The Pequod Review:
In How to Read a Book, Mortimer Adler and his co-author Charles Van Doren take a nuanced approach to the fast reading versus slow reading debate, and persuasively argue for a hybrid approach: strategic and active skimming in order to determine key points. Following this, you can gauge whether the book is worth more of your (valuable) time, and if you should engage in progressively more advanced levels of reading.
They also make deeper pedagogical points throughout his book:
The questions philosophers ask are simply more important than the questions asked by anyone else. Except children… The ability to retain a child's view of the world with at the same time a mature understanding of what it means to retain it, is extremely rare - and a person who has these qualities is likely to be able to contribute something really important to our thinking
We are discussing here the virtue of teachability – a virtue that is almost always misunderstood. Teachabilty is often confused with subservience. A person is wrongly thought to be teachable if he is passive and pliable. On the contrary, teachability is an extremely active virtue. No one is really teachable who does not freely exercise his power of independent judgement. He can be trained, perhaps, but not taught. The most teachable reader is, therefore, the most critical. He is the reader who finally responds to a book by the greatest effort to make up his own mind on the matters the author has discussed.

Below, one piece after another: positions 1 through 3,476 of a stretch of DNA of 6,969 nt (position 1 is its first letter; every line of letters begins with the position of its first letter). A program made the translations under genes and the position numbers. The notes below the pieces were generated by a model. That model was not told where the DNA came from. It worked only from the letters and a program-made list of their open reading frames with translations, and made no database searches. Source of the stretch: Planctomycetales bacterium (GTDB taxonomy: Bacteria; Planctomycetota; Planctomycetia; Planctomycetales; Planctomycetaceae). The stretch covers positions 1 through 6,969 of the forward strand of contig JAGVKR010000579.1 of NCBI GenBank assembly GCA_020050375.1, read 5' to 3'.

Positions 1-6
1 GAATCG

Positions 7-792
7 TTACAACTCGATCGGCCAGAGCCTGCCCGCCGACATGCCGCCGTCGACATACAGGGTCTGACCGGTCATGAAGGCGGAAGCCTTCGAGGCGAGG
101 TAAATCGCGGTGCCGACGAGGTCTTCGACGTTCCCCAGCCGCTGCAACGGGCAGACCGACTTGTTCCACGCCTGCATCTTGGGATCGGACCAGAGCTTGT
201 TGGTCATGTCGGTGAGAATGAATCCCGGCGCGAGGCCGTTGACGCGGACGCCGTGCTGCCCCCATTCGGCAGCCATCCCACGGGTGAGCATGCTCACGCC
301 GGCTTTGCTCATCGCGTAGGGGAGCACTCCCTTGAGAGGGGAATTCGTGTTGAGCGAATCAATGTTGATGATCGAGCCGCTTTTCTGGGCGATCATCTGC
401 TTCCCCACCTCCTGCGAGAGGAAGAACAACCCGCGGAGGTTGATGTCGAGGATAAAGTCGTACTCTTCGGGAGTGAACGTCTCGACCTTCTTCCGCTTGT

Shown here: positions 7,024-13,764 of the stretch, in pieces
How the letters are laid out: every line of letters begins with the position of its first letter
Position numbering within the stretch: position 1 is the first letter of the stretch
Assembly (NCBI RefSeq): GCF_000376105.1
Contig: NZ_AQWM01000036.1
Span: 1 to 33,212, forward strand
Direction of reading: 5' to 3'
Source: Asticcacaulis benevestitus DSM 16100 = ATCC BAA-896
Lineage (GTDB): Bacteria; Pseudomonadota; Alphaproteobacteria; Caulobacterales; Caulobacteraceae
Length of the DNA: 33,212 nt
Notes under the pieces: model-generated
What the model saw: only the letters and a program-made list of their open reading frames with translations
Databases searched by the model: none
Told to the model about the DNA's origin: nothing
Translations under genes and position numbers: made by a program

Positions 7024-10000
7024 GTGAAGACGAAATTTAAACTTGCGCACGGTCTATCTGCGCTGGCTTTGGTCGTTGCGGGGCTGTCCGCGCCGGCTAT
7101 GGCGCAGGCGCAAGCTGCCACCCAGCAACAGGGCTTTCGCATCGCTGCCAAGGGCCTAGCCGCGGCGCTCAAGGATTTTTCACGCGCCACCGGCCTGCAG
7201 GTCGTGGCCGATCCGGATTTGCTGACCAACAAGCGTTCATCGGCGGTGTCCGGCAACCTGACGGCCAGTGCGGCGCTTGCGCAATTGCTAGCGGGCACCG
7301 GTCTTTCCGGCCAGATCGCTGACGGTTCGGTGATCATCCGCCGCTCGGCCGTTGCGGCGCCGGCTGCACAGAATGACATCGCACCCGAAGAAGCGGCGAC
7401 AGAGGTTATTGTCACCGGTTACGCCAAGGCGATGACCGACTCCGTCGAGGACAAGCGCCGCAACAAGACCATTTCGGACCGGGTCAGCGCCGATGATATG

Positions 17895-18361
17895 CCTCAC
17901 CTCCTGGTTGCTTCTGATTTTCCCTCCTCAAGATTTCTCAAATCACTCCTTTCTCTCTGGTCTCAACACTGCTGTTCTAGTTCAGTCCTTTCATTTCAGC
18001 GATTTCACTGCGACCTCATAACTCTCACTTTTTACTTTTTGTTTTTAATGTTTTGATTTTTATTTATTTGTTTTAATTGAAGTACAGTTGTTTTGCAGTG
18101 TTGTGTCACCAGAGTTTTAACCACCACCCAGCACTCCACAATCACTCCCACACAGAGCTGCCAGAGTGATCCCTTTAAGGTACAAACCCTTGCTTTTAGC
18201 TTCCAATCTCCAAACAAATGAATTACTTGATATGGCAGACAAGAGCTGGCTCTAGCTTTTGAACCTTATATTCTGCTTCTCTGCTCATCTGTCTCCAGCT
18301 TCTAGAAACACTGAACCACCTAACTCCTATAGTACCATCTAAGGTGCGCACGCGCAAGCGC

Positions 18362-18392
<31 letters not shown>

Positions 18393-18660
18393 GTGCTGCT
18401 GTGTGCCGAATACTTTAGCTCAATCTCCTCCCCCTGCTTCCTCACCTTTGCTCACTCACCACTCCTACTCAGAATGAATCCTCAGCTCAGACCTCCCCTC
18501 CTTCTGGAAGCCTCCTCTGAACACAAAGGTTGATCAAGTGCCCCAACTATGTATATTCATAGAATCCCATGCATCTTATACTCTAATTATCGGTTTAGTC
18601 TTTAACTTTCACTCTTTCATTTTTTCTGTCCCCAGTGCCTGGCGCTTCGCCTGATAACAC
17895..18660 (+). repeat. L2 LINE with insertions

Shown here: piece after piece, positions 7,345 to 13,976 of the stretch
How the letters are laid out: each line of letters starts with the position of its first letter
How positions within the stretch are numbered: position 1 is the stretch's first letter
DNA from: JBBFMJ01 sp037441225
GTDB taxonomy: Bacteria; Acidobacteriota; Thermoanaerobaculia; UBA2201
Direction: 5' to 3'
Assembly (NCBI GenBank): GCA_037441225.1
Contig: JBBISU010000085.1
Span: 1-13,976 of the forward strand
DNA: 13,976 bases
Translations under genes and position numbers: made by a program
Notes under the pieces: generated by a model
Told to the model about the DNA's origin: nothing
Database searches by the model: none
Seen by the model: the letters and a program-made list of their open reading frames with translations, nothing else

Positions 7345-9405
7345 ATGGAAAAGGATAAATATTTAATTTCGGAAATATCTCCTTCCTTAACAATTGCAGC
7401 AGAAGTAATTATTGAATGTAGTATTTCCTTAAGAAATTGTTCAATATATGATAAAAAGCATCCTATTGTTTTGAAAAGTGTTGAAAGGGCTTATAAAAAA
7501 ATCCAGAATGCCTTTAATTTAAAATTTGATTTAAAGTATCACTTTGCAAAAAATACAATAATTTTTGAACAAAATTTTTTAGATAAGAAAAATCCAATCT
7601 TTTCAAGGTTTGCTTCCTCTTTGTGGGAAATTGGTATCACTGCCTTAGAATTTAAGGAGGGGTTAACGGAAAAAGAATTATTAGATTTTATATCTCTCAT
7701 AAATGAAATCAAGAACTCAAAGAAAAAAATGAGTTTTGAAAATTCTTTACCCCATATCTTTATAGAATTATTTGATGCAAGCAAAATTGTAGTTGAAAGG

A good book can teach you about the world and about yourself. You learn more than how to read better; you also learn more about life. You become wiser. Not just more knowledgeable - books that provide nothing but information can produce that result. But wiser, in the sense that you are more deeply aware of the great and enduring truths of human life
Perhaps most valuably, the book includes a recommended reading list of books from 137 authors.